|Student helps prepare disabilities report for the President
RELEASED: April 10, 2003
DANVILLE, KY Centre senior Jessica Hunt will graduate in about a month. She's searching for jobs, but not for herself.
Hunt will be working this summer with the Office of Disability Employment Policy to help all disabled Americans find employment.
The Tompkinsville native, who has cerebral palsy, has always been interested in civil rights. The opportunity to participate on the national level came when U.S. Secretary of Labor Elaine Chao appointed Hunt, along with 14 other young people with disabilities, to the Youth Advisory Council to the Presidential Task Force on Employment of Adults with Disabilities in October 2001.
Hunt said her phone interview with Chao was surprisingly informal.
"The very first time Ms. Chao called, she said she just wanted to have a conversation about life," she said. Hunt is excited that Chao will be speaking at Commencement May 25. "I heard her speak at the National Transportation summit," Hunt said. "She'll have a lot of good things to say to us."
Through the President's Task Force, Hunt and the Council advised the Secretary of Labor and her designees on how to remove barriers affecting the lives and, in turn, the employment opportunities for young people with disabilities.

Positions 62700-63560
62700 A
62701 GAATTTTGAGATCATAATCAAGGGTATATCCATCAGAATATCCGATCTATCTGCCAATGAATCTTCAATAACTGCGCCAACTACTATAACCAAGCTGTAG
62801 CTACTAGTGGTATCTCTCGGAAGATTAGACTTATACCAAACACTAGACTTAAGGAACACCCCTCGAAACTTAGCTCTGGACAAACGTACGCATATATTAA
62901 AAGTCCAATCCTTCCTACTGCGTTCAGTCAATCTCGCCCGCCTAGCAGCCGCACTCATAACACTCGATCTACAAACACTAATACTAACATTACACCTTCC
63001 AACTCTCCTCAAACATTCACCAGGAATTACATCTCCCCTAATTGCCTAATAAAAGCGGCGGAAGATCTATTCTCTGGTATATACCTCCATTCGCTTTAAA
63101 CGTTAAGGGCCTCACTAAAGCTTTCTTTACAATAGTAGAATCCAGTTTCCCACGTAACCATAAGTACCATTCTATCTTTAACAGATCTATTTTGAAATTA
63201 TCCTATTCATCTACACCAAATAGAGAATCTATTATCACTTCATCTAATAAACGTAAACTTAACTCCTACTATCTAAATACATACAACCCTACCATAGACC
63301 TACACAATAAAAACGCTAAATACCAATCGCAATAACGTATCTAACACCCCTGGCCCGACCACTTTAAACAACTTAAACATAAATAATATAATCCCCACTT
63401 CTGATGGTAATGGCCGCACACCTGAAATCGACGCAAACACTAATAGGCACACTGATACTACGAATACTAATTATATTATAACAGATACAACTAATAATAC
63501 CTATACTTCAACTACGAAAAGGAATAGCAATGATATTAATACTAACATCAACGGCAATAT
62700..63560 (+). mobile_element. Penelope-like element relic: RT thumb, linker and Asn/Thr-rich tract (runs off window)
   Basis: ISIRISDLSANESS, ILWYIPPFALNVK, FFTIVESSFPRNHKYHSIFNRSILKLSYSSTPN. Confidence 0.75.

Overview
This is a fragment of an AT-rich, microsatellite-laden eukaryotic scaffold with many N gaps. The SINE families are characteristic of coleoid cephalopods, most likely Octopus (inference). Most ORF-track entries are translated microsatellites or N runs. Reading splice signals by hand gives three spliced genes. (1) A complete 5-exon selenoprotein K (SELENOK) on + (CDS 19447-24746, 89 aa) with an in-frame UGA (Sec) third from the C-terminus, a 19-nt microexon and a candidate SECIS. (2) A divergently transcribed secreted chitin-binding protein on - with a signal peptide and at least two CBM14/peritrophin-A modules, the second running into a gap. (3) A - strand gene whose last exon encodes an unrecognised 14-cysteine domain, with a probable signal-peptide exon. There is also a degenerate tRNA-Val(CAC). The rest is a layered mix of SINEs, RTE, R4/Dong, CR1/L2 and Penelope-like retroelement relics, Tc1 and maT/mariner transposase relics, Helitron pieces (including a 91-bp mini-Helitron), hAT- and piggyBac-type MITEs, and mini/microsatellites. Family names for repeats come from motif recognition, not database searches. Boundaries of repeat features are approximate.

Hunt, a double major in English and French, has worked on revisions of the report from the advisory committee through most of this school year. The final draft was recently submitted, and will be presented to President Bush.
According to Hunt, the main goal of the committee was to examine the Americans with Disabilities Act to be sure the law was covering the demographic it was intended to represent. The group found a number of loopholes in the legislation and will make recommendations on how to improve the law.
"It really is possible for one person or a small group of people to change monumental things," Hunt said.
Though Hunt said she's never been the victim of discrimination on the job herself, she's worried that her brother, who has autism, may have trouble articulating his job skills to an employer.
Hunt finds being an advocate for people who cannot represent themselves an important aspect of her work on the committee.
Milton Reigelman, director of international programs at Centre, helped Hunt plan her study abroad experience in Strasbourg, France, in 2001. He calls her a role model.
"She's winsomely tough, refusing to let her disability prevent her from doing things she's set her mind on, like studying in France," he said. "I remember once looking out the window of my snug office during a heavy rain storm and seeing her make the difficult way to class carrying all her books and other paraphernalia. I thought, 'there's courage.'"
During her trip to Strasbourg, Hunt became aware of the tremendous difficulties faced by people with disabilities traveling through Europe. In the future, she wants to work with European officials on these issues.
"I couldn't travel anywhere without an entourage to help me on and off the trains," she said.
Hunt has clear goals in mind for the future.
"I've never thought of myself as different," Hunt said. "The experience on the committee has opened my eyes to a whole new side of disability. It's opened my eyes to a lot of the things the Americans with Disabilities Act should cover that it doesn't. I plan to change that."
- end -
600 W. Walnut Street
Danville, KY 40422
Public Information Coordinator: Telephone 859-238-5714